"Campaign finance reform and media reform are directed at the same
societal illness--the influence of private corporate money that
improperly negates civic need and public choice."
--Ben Bagdikian, "The Media Monopoly"
See a detailed review of "Media Monopoly" on this website as well as an interview with Ben Bagdikian.
To accomplish media reform, we need broad-based grassroots activism (using non-commercial-media like the Internet and local community gatherings and networking) to insist on more aggressive government (public) regulation of media corporations. It may be an uphill battle to regain public initiative and get our foot back in the door where it used to be before the growing media monopoly usurped the power the people once had over our own airwaves. But without such an effort, America stands at the threshold of centralized corporate "ministry of information" not unlike many totalitarian dictatorships.
You can adapt the ideas below in your letters to Congress, the President, the FCC, the FTC, the Justice Department anti-trust division, and to state and local democratic institutions, calling for media reform. Share the list to friends to study. Education is key. Most of these items are listed in the preface to the fifth edition of "The Media Monopoly." Some aspects of media reform cannot involve government (Congress). Other areas DO involve Congress and the President, and these are carved out in Congress Action on Media Reform.
Below is a rough document to be debated and refined until it forms a clear and resounding declaration of media independence.
Since media self-reform has proven unsuccessful, the following are essential measures that must be taken by Congress, the President, the FCC, the FTC, the Justice Department anti-trust division, state licensing boards and state and local authorities if the public is to regain access to the full range of real news, reduce media conglomeration and commercial influence on news content, and make available better quality news media for the benefit of citizens' information in a free democracy:
1) Convene a nonpartisan, nongovernmental, noncorporate commission of citizens to study the present and desired future status of the country's newsmedia. Its final report must be frank, specific and unsparing of any special corporate interests or the status quo. How this commission will be chosen and administered is a major riddle, since it cannot involve government.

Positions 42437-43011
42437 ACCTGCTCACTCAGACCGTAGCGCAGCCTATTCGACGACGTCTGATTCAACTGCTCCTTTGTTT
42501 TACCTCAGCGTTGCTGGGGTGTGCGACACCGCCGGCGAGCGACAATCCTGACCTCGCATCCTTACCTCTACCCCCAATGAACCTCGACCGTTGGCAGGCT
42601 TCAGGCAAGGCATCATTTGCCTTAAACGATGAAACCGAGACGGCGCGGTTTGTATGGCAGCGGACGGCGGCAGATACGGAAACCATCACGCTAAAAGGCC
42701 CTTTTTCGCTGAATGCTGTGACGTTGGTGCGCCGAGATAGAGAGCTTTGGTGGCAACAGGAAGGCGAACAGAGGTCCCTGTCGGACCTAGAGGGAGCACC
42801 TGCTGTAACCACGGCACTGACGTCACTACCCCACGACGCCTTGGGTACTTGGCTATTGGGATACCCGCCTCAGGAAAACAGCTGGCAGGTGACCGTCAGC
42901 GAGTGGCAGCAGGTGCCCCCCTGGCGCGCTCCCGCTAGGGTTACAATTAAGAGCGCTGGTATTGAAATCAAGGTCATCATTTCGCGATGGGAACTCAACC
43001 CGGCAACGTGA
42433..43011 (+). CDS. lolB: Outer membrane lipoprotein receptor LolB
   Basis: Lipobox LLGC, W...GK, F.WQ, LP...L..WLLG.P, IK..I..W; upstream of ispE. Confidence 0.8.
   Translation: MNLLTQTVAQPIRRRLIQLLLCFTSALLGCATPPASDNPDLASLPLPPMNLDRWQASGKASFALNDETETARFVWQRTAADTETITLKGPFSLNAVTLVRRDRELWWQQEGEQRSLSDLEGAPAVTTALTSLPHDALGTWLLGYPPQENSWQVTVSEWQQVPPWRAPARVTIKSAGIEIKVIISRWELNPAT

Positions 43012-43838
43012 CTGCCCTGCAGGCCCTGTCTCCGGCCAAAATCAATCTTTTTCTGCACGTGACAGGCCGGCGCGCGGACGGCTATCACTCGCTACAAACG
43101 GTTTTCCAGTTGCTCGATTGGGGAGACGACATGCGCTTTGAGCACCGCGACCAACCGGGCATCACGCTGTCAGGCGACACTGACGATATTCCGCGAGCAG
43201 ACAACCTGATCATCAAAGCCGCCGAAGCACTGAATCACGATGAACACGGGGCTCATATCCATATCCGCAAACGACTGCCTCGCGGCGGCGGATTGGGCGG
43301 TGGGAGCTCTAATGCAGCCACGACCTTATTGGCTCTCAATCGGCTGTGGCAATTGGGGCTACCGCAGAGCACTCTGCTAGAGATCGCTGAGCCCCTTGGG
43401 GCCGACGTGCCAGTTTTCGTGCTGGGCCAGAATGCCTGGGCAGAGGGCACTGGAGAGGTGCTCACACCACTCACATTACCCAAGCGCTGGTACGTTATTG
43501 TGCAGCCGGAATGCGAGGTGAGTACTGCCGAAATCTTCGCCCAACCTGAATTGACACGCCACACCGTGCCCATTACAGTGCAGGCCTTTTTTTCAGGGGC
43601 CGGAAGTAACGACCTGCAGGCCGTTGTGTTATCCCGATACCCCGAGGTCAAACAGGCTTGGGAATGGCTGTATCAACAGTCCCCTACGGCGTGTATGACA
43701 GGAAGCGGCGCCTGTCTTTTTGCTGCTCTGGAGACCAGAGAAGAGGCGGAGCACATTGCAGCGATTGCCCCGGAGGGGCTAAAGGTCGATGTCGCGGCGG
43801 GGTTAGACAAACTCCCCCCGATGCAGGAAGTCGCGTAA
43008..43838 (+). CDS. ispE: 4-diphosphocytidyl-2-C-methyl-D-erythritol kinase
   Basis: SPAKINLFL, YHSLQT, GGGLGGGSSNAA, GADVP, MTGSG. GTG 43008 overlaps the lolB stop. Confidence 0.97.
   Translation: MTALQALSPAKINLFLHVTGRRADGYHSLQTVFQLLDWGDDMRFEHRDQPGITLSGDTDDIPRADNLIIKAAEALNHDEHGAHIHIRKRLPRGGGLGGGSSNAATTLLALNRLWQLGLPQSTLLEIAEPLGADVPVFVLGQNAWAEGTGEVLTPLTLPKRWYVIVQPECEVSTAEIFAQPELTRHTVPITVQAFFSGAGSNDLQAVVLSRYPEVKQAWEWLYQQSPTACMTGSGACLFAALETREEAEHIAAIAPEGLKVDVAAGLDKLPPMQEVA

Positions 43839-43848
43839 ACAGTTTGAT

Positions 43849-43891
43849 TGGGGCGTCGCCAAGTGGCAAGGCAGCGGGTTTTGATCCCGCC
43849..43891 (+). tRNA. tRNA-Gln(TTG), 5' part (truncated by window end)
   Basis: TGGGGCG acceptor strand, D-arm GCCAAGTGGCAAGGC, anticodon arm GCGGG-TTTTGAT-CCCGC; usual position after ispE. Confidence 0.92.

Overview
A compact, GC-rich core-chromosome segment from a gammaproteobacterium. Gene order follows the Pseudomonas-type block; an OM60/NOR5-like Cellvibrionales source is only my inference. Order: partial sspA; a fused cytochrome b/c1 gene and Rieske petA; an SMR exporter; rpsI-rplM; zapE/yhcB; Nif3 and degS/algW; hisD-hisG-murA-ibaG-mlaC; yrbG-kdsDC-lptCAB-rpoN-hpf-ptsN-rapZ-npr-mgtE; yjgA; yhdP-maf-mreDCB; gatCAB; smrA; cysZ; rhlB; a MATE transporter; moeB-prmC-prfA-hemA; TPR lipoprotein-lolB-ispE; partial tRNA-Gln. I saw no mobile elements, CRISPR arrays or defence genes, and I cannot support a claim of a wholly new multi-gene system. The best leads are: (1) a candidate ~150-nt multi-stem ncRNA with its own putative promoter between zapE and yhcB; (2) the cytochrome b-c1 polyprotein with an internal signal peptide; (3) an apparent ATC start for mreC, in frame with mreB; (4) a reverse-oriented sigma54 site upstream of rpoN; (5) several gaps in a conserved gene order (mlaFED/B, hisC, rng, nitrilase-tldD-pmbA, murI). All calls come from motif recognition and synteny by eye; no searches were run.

2) The National News Council, which existed from 1973 to 1984, should be revived. Supported by foundations, the Council heard serious complaints about specific cases of national news media performance. While its public recommendations were not mandatory, the Council provided the public with a voice and the news media with an alert to weaknesses and abuses. The Council must also design a means to address abuses in local news media. We suggest for the public's information that the Council's recommendations be announced on the subject broadcast news media or printed in the newspapers and magazines in question. A major PR campaign will be necessary to give the Council enough public respect and influence that the news media will feel voluntarily obliged to comply.
3) The Telecommunications Act of 1996 should be rolled back and replaced with new law that can begin to break up the most egregious conglomerates, reinstate mandatory local community access, and put teeth into the requirement that stations demonstrate their record of public interest programming when they apply for renewal of licenses. License challenge procedures must be made more accessible to civic groups dissatisfied with their local radio and TV broadcast stations. (Networks are not regulated but their local affiliates are.) The AOL & Time Warner merger and others like it should be examined carefully for its effects on quality of news information.
4) Public broadcasting must be financed through a new, nonpolitical system, as is done for the best systems of other democracies. Today, noncommercial broadcasting depends on appropriations by federal and state legislatures that themselves are heavily beholden to corporate interests. A small surtax on all consumer electronic equipment--computers, VCR's, TV sets, radios and the like--would be miniscule at the individual retail level but could provide funding for a full-fledged multichannel radio and TV noncommercial system, and for a substantial national broadcast news and documentary operation.
5) The Federal Communications Commission has shifted from its original purpose of protecting consumers against unfair industry behavior to an opposite role of protecting media industries from their consumers and promoting their conglomeration. The championing of the 1996 Telecom Act by the FCC was a perfect example of this role reversal. The FCC must be reconstituted to include specified representatives from nonpartisan groups like the Parent Teachers Association and others, as well as Presidential appointees.